WKURF Project Spotlight: How Skeletons Work: An Illustrated Tour of the Vertebrates by Steve Huskey

WKU Research Foundation Supported Projects

Below is a project spotlight on a WKU Research Foundation funded project.

Gorgeous high-contrast photographs reveal the eerie beauty of the vertebrate skeleton.

The vertebrate skeleton is one of nature’s most amazing feats. Composed of cartilage and bone, it forms the supportive structure for the remaining aspects of our anatomy. Stripped of skin, we can see the body’s fascinating underlying architecture.

In this one-of-a-kind book, biologist and skeletal reconstructionist Steve Huskey lays bare the vertebrate skeleton, providing a guided tour of the nuanced differences among the many featured vertebrate species. Using his own skeletal preparations, which the author has spent decades assembling, Huskey helps us understand why animals live the way they do. We see in the venomous snake the jaw and fang structures that allow it to both kill and consume whole its prey. The eastern mole is shown to be built like a weightlifter, coupled with an earth-mover, as Huskey discusses its habit of “swimming through soil.” The odd-looking trumpetfish is not built for music, but for suction, with a skull that expands to vacuum in its prey.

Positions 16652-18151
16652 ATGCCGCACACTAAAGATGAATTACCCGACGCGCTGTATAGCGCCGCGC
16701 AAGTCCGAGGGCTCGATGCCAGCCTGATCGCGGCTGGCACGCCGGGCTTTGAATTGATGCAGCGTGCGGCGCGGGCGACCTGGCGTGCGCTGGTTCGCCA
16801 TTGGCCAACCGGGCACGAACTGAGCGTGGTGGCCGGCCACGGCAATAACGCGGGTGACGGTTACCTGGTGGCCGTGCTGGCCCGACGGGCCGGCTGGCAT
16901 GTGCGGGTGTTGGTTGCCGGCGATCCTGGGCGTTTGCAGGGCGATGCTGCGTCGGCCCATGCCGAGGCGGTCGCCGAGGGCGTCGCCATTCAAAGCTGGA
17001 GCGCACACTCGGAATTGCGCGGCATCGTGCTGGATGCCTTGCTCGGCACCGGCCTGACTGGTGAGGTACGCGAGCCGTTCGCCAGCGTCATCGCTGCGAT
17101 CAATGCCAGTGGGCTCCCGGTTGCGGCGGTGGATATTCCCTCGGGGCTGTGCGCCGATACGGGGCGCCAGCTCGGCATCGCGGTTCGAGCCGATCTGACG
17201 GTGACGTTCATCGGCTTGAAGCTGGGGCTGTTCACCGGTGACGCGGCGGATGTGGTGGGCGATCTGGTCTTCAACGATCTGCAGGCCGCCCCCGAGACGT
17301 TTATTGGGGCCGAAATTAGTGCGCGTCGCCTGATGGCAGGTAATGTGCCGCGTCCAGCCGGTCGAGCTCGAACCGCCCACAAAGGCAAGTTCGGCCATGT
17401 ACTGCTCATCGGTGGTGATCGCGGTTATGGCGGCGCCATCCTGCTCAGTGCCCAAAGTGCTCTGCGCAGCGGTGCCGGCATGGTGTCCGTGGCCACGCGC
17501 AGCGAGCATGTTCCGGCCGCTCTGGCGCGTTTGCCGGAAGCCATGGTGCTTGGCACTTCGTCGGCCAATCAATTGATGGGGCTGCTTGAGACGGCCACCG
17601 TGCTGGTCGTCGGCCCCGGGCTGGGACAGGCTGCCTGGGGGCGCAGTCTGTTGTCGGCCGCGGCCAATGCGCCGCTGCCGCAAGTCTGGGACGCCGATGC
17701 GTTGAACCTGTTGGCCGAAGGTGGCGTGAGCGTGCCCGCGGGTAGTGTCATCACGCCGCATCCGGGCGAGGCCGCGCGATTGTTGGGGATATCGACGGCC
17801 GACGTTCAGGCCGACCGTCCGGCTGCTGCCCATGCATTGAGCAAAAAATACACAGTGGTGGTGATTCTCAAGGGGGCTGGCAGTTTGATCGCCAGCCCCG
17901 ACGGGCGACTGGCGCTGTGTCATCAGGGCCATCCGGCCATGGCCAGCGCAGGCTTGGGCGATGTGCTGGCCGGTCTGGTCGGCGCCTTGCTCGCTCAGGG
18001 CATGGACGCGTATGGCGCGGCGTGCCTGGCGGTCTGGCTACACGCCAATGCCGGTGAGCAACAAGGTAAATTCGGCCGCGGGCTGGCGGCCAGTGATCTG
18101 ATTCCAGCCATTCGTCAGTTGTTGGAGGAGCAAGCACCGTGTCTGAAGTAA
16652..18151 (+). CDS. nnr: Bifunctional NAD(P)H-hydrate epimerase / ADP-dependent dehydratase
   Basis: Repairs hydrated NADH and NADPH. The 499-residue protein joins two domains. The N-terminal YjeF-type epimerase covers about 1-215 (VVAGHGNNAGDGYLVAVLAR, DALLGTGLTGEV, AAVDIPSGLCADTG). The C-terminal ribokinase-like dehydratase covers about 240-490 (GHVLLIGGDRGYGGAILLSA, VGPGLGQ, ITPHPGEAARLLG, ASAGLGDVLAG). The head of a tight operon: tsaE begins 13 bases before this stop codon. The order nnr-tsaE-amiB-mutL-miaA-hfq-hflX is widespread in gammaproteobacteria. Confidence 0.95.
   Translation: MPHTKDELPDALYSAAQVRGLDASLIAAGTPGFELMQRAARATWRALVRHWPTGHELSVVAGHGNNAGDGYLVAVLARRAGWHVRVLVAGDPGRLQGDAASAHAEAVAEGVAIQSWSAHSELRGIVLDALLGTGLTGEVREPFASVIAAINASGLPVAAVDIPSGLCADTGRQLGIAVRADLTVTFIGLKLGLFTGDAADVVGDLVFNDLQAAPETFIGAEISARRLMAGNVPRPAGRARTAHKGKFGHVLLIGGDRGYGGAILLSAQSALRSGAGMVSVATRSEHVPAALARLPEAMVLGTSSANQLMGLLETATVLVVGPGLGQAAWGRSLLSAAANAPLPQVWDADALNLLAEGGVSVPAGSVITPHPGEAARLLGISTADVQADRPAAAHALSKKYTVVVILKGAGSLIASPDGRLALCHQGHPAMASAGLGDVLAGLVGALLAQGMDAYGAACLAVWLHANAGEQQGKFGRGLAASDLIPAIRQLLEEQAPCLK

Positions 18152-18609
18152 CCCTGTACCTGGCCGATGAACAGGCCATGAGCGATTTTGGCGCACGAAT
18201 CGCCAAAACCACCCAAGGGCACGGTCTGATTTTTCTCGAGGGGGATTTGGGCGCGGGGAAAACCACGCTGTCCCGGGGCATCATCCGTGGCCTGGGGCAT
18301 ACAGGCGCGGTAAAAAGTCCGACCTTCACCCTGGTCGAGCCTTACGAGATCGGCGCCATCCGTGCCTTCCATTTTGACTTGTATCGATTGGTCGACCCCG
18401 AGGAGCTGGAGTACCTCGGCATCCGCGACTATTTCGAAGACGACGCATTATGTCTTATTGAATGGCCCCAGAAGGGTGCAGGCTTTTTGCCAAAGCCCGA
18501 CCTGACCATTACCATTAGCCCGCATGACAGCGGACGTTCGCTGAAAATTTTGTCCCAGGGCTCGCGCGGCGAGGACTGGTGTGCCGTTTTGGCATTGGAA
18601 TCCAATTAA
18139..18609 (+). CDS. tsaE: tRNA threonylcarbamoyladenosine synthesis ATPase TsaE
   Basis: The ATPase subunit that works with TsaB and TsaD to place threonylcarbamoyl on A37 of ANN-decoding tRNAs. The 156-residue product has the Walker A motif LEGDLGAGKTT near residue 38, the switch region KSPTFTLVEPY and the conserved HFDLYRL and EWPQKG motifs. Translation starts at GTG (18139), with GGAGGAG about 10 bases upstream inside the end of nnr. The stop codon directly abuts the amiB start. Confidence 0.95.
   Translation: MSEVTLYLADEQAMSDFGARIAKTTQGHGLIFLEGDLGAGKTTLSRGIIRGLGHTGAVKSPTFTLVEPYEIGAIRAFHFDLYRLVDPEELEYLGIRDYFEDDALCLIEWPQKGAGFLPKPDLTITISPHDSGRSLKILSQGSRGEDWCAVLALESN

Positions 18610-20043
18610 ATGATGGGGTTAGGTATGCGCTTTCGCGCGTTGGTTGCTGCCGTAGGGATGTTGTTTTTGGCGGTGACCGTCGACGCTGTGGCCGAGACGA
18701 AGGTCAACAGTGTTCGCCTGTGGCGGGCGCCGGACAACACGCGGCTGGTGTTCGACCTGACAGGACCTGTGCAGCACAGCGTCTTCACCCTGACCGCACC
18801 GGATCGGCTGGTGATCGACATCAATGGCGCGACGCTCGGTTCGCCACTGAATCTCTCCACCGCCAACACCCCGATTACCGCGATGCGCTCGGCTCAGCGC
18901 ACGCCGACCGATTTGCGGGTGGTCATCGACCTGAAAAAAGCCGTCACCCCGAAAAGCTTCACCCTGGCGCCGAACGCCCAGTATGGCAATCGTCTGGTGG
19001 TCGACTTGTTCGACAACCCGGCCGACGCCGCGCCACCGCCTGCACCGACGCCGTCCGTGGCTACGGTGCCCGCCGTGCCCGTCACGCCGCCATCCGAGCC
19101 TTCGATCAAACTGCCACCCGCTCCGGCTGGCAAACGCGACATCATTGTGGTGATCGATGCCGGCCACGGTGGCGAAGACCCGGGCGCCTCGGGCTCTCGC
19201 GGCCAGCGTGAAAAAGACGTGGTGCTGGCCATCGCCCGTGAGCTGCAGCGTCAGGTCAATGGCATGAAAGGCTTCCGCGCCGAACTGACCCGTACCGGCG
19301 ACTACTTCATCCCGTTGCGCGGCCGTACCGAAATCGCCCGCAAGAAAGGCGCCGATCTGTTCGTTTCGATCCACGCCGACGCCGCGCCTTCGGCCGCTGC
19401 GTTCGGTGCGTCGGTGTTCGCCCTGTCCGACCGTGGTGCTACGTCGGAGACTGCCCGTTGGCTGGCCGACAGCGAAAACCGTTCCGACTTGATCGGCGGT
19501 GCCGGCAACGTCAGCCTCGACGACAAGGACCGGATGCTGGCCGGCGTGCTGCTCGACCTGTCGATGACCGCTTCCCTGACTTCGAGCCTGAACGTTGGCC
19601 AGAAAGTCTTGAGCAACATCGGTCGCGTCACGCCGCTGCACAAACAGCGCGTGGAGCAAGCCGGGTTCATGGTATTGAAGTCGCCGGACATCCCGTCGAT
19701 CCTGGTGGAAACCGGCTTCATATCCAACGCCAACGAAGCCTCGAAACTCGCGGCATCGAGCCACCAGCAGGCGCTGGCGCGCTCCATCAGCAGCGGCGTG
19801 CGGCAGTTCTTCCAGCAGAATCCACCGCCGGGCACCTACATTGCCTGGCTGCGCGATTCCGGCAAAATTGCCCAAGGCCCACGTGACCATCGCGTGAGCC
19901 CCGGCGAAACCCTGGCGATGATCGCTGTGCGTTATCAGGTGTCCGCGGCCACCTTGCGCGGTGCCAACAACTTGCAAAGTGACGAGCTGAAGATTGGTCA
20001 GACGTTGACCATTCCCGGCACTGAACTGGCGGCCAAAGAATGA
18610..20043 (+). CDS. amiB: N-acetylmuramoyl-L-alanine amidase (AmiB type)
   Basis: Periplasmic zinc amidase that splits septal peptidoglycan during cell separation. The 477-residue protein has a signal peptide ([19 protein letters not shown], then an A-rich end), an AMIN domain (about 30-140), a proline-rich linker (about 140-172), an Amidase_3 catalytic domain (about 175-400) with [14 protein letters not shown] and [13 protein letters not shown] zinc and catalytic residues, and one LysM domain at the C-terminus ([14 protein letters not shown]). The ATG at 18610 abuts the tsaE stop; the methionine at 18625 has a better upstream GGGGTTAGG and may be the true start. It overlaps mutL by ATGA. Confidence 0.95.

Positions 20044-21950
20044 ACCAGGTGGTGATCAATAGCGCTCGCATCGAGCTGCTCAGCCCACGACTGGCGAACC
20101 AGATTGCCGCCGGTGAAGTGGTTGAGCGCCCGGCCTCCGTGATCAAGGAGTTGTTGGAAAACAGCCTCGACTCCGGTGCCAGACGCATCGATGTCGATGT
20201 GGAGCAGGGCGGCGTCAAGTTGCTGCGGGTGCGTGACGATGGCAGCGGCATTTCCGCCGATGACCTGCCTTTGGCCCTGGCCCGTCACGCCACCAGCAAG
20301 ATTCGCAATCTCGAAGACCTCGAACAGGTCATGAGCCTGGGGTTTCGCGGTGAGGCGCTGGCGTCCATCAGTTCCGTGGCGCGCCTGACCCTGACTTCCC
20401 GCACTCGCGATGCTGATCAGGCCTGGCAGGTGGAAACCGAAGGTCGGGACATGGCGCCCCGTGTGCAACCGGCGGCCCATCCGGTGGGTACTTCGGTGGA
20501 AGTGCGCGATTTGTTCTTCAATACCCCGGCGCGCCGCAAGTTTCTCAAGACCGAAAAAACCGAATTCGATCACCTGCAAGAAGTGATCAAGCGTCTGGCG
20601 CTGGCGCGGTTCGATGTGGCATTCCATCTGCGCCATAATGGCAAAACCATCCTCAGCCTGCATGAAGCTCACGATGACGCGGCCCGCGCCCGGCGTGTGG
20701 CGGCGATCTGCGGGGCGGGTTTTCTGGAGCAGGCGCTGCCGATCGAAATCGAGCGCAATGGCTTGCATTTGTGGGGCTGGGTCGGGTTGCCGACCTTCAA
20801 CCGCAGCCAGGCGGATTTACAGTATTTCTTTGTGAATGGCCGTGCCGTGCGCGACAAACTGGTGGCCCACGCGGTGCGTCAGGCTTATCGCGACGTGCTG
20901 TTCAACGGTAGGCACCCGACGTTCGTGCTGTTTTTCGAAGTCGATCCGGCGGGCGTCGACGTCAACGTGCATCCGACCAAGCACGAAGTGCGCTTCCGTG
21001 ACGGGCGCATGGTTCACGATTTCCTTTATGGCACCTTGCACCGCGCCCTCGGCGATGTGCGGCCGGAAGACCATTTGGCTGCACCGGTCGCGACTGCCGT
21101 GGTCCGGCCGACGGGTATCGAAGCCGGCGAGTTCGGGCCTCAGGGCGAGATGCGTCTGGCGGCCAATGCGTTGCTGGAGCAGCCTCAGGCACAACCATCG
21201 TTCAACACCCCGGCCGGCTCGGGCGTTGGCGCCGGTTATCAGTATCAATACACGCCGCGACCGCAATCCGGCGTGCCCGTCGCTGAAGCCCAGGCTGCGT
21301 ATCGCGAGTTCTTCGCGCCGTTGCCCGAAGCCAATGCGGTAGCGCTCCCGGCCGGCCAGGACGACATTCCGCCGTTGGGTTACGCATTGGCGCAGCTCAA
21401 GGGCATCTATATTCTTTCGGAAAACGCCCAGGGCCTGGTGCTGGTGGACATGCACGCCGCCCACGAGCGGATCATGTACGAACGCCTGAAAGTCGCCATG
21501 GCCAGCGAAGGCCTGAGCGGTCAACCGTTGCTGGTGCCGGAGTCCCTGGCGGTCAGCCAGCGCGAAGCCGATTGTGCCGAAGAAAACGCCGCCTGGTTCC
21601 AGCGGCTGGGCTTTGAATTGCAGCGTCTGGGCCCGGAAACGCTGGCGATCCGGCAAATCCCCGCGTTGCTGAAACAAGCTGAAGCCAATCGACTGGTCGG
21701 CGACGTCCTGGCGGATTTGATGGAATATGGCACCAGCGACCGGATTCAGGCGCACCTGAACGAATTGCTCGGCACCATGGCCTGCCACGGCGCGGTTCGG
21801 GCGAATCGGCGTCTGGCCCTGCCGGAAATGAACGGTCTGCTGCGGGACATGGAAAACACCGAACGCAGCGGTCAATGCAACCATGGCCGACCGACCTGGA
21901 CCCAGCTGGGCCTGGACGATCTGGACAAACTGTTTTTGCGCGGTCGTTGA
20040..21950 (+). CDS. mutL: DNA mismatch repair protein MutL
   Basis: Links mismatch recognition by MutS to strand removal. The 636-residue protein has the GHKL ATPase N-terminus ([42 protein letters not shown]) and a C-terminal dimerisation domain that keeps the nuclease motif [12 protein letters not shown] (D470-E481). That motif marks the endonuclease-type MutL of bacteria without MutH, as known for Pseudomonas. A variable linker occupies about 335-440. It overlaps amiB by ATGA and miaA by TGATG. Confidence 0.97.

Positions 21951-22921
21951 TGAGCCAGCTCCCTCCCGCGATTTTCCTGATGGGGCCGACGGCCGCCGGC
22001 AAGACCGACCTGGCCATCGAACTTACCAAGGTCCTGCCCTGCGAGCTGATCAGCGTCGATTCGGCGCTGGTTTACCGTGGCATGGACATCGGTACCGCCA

Each page of How Skeletons Work reveals not only the elegance of each skeleton, but also the natural history story that the skeleton tells. Come along; let’s take a voyage through the boneyard.

“Steve Huskey feeds our fascination with the vast diversity of animals through beautiful photographs of skeletons he meticulously prepared. Accompanied by informative and up-to-date descriptions of the animals and their lives, this book reveals the remarkable evolutionary variety in animal body plans.” –George V. Lauder, Harvard University

Steve Huskey is an associate professor of biology at Western Kentucky University. Dr. Huskey’s skeletons are on display in many venues, including the Harvard Museum of Natural History, the California Academy of Sciences, and the Miami Museum of Science and Planetarium.